The role of local governments and local research organisations in moving to a more sustainable energy future as envisioned by the SDGs is clearly substantial. This has implications for development aid resource allocation and research funding channels.  Importantly, it is not enough to just fund research – a dual approach of partnerships with researchers who align directly with the needs of local governments, as well as a strong focus on real capacity building of local governments is important (note that information dissemination is not capacity building).  Programmes such as SAMSET are working in this area, but the needs are currently far greater than the enabling resources, by an order of magnitude at least.

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Kampala CPD Course Plenary Sessions and Group Work – Days 2 – 5

The SAMSET Project hosted a continuing professional development course at Victoria University in Kampala, Uganda from the 7th – 11th November 2016. As shown in the previous post, the urban energy management issues present today in Kampala make the city an appropriate place to discuss the future of sustainable urban energy transitions.

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The Hon. Dr Chris Baryomunsi, Minister of State for Housing, addressing the opening of the CPD Course. Image: Daniel Kerr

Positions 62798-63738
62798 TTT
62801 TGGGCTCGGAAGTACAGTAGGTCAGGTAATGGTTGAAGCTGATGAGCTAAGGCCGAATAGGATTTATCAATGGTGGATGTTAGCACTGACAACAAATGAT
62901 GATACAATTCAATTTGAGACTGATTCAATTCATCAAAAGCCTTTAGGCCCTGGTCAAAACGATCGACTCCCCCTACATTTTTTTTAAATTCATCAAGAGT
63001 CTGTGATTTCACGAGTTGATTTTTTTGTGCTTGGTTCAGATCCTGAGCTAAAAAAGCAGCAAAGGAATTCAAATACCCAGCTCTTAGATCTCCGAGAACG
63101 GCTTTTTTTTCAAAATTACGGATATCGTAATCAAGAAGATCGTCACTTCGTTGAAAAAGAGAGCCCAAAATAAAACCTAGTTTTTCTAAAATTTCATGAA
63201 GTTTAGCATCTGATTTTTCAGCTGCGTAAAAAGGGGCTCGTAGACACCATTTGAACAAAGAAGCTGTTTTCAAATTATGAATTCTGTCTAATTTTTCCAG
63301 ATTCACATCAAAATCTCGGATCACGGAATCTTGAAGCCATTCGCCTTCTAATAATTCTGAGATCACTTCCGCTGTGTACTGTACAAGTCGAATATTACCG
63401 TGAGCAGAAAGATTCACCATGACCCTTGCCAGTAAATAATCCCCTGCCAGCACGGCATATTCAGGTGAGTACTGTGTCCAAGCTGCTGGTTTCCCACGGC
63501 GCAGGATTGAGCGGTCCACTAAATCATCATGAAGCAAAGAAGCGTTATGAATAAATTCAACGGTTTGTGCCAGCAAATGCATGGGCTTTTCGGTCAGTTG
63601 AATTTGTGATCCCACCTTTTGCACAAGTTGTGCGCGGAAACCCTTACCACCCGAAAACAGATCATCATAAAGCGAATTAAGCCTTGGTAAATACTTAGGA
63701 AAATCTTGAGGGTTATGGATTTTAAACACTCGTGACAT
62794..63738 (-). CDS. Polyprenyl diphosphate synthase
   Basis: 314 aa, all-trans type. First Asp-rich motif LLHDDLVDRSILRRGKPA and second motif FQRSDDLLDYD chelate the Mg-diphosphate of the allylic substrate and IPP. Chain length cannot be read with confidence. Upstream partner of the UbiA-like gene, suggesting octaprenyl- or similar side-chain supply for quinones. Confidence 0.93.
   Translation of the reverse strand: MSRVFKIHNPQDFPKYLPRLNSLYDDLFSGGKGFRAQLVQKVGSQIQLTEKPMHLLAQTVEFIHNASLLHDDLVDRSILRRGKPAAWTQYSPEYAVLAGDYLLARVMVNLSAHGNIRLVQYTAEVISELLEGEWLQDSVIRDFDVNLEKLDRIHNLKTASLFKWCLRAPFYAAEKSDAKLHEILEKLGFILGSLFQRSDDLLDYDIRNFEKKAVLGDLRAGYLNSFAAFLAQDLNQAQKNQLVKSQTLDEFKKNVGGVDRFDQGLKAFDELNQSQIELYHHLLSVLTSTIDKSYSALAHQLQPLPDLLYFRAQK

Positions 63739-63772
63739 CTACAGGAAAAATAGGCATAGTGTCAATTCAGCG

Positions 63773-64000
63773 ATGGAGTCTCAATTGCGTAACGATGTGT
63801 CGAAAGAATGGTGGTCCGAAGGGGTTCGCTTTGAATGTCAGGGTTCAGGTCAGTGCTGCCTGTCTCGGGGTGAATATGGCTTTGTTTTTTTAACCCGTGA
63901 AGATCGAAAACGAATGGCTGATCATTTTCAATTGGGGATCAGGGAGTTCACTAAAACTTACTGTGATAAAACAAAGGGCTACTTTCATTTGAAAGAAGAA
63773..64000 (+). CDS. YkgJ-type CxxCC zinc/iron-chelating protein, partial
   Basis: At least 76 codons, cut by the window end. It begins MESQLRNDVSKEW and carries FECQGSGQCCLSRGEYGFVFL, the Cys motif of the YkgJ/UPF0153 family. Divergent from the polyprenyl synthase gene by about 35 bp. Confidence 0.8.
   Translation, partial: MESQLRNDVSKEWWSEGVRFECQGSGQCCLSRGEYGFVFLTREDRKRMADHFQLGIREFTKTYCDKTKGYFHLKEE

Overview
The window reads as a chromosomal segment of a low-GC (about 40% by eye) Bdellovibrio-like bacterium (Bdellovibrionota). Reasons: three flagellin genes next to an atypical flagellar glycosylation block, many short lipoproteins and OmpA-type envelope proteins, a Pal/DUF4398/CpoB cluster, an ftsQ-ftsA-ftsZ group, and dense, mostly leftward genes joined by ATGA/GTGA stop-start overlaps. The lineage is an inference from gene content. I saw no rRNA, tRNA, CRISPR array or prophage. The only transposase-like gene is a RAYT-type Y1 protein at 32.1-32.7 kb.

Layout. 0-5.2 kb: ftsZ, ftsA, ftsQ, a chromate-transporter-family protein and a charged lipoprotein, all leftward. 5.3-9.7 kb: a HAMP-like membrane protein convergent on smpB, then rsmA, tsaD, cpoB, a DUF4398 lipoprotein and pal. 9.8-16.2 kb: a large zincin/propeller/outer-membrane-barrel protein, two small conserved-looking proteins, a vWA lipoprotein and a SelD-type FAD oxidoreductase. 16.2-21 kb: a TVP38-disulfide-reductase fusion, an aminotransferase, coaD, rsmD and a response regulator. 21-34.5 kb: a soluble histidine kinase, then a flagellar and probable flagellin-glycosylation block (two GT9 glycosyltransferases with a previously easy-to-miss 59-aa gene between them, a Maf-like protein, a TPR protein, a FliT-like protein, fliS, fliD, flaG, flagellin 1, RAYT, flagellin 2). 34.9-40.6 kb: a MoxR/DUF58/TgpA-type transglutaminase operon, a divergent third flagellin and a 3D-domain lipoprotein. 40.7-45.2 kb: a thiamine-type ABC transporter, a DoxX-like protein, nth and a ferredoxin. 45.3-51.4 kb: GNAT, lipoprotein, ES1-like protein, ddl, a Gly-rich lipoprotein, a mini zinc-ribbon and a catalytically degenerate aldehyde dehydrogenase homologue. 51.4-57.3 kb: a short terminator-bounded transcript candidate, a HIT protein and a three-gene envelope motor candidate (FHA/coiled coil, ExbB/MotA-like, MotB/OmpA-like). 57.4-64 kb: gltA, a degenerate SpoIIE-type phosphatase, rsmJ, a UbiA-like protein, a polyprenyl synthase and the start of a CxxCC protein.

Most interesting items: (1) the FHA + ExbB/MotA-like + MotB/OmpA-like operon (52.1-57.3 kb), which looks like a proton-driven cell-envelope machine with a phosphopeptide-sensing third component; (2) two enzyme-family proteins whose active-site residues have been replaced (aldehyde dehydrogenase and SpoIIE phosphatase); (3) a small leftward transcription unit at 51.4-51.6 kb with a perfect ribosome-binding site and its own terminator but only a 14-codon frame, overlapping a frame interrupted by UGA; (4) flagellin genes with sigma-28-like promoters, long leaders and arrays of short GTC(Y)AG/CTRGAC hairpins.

The course was opened with an address from the Hon. Dr Chris Baryomunsi, who gave an address on the overarching issues facing urban Kampala today, include economic growth, population growth and land management. The first plenary day of the course focused on resource efficiency in energy planning and management in the urban sphere. The presentations on this day focused on the mandate that municipal officials have in the energy space (or lack thereof) and a focused discussion on the importance of data in energy planning, as well as case studies of successful initiatives in other Sub-Saharan African cities and the challenges they faced. The city of Cape Town was presented as a successful sustainable transitions case study, with the presentation from Sumaya Mohamed from the City of Cape Town Energy Authority detailing a number of the successful interventions the city has implemented, including electrification of “backyarder” properties and the development of the metropolitan bus transit system. The place of data was also highlighted through Adrian Stone from Sustainable Energy Africa’s exercise, encouraging participants to analyse and discuss data from a recent Jinja state of energy survey themselves.